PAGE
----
The third requirement for a proper hymn is that it must provide spiritual impact and help the singer to touch spiritual reality. The psalms in the Bible are full of spiritual impact and bring us into the spiritual reality of the psalmists’ genuine sentiments of joy, grief, or repentance. A good hymn on consecration, for example, will bring us into a feeling of consecration and touch us to consecrate ourselves anew. “If a hymn cannot give us an accurate feeling on a subject,” Brother Nee says, “it is not a good hymn. The feeling of a hymn must be genuine, and it must touch spiritual reality” (CWWN, vol. 48, “Messages for Building Up New Believers (1),” p. 231).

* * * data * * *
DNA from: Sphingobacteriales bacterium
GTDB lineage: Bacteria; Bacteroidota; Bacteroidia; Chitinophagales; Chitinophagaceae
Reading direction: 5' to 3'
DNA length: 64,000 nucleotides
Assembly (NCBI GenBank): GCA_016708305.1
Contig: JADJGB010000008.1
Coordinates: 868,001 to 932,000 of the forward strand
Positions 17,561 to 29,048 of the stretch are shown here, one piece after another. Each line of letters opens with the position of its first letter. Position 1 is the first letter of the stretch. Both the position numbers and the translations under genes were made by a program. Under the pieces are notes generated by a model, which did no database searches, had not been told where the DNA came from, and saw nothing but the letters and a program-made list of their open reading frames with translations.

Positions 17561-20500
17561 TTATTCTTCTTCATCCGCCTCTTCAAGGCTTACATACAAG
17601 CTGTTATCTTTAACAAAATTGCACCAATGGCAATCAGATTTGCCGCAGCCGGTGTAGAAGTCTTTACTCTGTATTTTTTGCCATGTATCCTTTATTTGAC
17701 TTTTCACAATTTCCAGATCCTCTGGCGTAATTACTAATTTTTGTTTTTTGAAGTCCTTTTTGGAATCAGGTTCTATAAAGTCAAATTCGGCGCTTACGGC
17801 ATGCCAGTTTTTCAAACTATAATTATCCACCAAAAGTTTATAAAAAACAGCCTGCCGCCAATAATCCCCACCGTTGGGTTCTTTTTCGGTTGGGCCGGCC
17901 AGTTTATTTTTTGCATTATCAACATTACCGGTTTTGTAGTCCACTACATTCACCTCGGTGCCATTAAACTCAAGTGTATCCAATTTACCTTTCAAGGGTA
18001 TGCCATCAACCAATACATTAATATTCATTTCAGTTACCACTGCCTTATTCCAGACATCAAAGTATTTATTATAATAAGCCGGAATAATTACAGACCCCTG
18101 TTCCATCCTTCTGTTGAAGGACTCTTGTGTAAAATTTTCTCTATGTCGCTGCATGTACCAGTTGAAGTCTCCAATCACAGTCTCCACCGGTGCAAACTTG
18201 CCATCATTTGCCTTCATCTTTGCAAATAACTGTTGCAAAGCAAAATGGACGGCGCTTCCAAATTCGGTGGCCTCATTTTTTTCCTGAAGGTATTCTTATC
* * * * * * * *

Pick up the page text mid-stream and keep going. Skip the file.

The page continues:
Brother Nee pointed to a few examples that embody all three of the characteristics of good hymns, and to stunning effect. He reserved particular praise for Hymns, #127 (“Hark! ten thousand voices crying”), written by John Nelson Darby, saying, “It is rare for us to come across a hymn as great as this one” (CWWN, vol. 48, “Messages for Building Up New Believers (1),” p. 232). This hymn brings us into an awe-inspiring, poetic rendering of the scene of universal praise to the ascended Christ, the slain Lamb of God, in Revelation 4 and 5. In this majestic gathering, every mouth is confessing Jesus as Lord, and every knee is bowed to Him. As the universal praise resounds, the writer is enraptured at what he witnesses: “Joyful now the new creation / Rests in undisturbed repose, / Blest in Jesus’ full salvation, / Sorrow now nor thraldom knows.” It is a grand hymn, one worthy of close study for its truth, its poetic form and structure, and the spiritual reality it brings us into as we are transported to join the universal chorus in adoration of our beloved Savior.